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News Notes: New ADA and Hiring Fact Sheet Available

The federal Equal Employment Opportunity Commission has published a new fact sheet with guidance on how the Americans with Disabilities Act applies to the hiring process. The fact sheet, available at www.eeoc.gov, addresses employer obligations to accommodate disabled applicants and medical inquiries that are and are not permissible during the hiring process.

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HOT LIST: BusinessWeek’s Paperback Bestseller List

BusinessWeek ranks paperback business books that are the most recent bestsellers and provides a short summary. 1. Blink: The Power of Thinking Without Thinking. Author Malcolm Gladwell says snap judgments deserve careful consideration. 2. The World Is Flat 3.0: A Brief History of the Twenty-first Century. Author Thomas L. Friedman says globalization is great — […]

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Many Employers Opting for Extended Flexible Spending Period

A few months back, the Internal Revenue Service issued a ruling permitting employers to amend their flexible spending plans (health and dependent care) to give employees a two and a half month grace period following the close of the plan year to use up funds deposited in a flexible spending account during the plan year. The […]

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Insights from the C-Suite

I’m Dan Oswald, president and publisher of M. Lee Smith Publishers, and the newest blogger on the Employment Law Post. My first posts appeared on the Human Resources News blog. Here’s a list of those posts. The Time for Bold Action Keeping Your Eye on the Ball Bad Economy No Excuse for Not Succeeding Keep Long-Term […]

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New laws affecting Illinois employers take effect January 1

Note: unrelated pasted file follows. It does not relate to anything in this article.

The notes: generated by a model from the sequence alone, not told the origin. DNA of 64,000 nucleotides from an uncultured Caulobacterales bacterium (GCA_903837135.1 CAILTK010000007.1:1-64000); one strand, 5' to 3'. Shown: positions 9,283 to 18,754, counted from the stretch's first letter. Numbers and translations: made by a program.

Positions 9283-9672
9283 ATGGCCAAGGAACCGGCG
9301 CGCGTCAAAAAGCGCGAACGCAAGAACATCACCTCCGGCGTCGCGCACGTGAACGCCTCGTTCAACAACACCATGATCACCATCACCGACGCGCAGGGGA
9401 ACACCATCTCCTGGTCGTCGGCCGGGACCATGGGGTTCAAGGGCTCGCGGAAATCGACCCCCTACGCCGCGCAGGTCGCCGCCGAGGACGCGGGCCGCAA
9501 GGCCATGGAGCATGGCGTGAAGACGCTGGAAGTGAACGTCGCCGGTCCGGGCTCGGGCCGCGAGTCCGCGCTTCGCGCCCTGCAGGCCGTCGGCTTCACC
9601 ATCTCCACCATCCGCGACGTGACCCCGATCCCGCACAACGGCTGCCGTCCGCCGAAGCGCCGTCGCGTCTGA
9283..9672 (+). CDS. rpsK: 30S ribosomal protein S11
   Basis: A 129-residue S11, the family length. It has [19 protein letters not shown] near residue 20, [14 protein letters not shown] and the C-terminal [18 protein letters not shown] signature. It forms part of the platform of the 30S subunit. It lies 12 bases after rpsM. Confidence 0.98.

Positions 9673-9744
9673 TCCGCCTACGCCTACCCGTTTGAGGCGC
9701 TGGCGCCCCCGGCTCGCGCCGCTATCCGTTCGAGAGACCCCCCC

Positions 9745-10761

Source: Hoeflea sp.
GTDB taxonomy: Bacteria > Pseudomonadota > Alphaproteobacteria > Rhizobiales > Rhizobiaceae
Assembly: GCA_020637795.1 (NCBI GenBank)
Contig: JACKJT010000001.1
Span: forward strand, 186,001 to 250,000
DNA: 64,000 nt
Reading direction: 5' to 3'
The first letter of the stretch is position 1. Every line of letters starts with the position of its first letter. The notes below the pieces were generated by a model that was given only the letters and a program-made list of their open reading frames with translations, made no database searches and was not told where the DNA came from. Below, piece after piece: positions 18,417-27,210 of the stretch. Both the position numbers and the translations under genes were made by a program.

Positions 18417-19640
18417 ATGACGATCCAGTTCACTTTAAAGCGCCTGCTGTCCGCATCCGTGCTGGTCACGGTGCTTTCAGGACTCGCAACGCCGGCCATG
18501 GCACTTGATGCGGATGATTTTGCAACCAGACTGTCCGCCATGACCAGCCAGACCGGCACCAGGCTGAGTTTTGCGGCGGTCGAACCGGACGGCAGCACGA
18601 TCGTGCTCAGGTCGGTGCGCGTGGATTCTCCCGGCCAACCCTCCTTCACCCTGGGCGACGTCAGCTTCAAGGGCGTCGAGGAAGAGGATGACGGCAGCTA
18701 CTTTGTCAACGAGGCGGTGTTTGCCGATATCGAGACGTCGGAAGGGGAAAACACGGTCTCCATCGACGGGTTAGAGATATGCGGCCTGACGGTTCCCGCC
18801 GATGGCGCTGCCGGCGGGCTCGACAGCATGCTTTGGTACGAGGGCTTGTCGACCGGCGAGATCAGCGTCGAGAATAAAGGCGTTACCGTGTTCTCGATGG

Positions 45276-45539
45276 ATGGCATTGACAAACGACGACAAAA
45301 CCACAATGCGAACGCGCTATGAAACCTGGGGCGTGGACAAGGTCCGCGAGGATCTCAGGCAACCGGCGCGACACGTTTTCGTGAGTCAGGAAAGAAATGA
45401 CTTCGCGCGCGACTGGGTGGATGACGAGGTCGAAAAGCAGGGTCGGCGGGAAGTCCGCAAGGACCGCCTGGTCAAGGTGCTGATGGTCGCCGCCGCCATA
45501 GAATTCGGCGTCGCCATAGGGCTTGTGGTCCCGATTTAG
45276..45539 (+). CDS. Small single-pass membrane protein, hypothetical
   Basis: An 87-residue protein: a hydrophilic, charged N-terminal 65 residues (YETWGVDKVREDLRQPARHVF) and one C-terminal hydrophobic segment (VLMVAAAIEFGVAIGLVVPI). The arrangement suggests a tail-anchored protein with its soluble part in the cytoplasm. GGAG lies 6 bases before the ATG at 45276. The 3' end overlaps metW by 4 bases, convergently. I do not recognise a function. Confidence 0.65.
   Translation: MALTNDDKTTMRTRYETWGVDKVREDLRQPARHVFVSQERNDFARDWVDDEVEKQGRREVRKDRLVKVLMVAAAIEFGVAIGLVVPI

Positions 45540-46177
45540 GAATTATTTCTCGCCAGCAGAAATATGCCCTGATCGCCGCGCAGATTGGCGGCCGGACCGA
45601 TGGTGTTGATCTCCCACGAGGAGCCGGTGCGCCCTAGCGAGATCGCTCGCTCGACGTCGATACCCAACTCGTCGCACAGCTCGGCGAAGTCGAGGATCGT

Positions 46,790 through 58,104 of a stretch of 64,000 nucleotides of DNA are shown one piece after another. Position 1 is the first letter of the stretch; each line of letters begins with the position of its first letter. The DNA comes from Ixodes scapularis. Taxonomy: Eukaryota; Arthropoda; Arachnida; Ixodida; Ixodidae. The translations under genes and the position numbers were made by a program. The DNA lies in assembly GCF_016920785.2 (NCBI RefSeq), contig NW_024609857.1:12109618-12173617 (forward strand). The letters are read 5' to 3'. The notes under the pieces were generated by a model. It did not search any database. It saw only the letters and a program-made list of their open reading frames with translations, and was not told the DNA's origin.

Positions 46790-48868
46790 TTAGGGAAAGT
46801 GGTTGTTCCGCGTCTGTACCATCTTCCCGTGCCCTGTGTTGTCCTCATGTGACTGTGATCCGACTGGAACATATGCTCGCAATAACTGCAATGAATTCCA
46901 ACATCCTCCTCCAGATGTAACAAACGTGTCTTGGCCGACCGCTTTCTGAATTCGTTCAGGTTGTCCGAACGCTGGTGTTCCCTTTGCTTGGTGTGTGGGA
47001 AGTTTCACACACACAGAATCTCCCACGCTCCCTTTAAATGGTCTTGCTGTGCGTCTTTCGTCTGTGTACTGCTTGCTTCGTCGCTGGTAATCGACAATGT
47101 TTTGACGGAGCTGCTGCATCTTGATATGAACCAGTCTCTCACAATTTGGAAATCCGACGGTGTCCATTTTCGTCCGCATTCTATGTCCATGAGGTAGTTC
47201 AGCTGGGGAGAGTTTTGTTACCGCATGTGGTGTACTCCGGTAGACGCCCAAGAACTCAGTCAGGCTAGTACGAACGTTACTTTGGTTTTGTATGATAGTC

by Steven L. Brenneman Illinois employers need to be aware of a few new laws taking effect January 1. Ban the box One of the new laws, the Job Opportunities for Qualified Applicants Act, prohibits most private-sector employers and employment agencies with 15 or more employees from asking applicants about their criminal histories and conducting […]

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Growing prevalence of severe food allergies may trigger ADA accommodations

by Holly Jones Late last year, a small private university in Massachusetts entered into a detailed settlement related to accommodating food allergies on campus. The settlement was the first of its type in higher education, but could it have broader implications for employers in general? University under fire for mandatory meal plan program In 2009, […]

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What does the immigration executive action mean for employers?

by Christine D. Mehfoud Whether the president’s recent series of immigration-related executive actions will survive potential legal challenges and congressional action remains to be seen. For now, set aside your political views (while I love a good political debate, this space is for practical business implications), and let’s focus on how the executive actions will […]

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Connecticut employers need to be ready for new social media law

by John Herrington Connecticut employers need to prepare for a new law taking effect October 1 limiting how they can access social media accounts belonging to employees and applicants. The new law prohibits an employer from: Requesting or requiring employees or applicants to provide a username, password, or any other authentication means for accessing a […]

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California Supreme Court Focuses on Wage and Hour Issues

Already set to decide the troublesome meal period issue (whether employers must “ensure” or “provide” employee meal periods) in Brinker Restaurant Corp. v. Superior Court and Brinkley v. Public Storage, Inc., the California Supreme Court has just agreed to review two other cases involving wage and hour issues.

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